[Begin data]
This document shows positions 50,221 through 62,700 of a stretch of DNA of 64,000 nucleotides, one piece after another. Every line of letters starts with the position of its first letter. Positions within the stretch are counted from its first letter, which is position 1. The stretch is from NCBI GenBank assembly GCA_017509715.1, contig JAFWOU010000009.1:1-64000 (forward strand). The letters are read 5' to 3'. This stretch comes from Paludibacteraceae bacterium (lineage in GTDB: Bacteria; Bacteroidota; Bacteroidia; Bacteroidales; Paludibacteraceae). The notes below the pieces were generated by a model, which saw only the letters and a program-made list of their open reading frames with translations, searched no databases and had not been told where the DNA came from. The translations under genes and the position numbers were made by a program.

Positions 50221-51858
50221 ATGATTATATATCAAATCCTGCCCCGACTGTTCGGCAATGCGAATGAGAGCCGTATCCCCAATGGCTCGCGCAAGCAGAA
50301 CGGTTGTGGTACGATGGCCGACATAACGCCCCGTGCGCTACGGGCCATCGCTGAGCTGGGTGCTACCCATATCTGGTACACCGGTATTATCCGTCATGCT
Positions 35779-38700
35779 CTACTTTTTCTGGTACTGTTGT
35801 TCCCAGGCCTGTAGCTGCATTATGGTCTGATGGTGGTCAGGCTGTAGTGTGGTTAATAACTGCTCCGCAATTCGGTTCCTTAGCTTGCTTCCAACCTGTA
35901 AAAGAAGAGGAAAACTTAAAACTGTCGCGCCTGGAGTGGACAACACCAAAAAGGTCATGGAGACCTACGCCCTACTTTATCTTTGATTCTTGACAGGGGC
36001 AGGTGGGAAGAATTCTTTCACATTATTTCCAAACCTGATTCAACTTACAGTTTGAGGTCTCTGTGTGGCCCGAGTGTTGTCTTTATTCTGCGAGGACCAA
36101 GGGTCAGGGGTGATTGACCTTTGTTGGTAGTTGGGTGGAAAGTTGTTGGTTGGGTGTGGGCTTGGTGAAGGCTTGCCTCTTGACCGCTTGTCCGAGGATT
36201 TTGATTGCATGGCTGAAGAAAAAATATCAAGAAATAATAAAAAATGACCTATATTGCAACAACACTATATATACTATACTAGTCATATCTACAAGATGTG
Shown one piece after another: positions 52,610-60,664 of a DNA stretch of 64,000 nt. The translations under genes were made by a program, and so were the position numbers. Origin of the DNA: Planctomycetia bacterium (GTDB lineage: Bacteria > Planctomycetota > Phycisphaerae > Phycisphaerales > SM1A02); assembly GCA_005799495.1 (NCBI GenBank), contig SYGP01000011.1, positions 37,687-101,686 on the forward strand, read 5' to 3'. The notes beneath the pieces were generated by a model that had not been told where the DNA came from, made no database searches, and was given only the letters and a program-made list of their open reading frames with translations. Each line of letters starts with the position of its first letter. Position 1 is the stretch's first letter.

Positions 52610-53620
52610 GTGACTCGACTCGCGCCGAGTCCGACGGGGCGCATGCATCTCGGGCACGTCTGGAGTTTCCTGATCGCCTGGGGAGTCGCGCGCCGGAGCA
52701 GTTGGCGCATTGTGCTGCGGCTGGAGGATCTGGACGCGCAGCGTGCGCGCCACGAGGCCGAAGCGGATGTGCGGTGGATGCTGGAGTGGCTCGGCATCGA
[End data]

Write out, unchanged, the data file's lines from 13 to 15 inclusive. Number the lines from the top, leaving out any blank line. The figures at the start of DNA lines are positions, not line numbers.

Positions 52610-53620
52610 GTGACTCGACTCGCGCCGAGTCCGACGGGGCGCATGCATCTCGGGCACGTCTGGAGTTTCCTGATCGCCTGGGGAGTCGCGCGCCGGAGCA
52701 GTTGGCGCATTGTGCTGCGGCTGGAGGATCTGGACGCGCAGCGTGCGCGCCACGAGGCCGAAGCGGATGTGCGGTGGATGCTGGAGTGGCTCGGCATCGA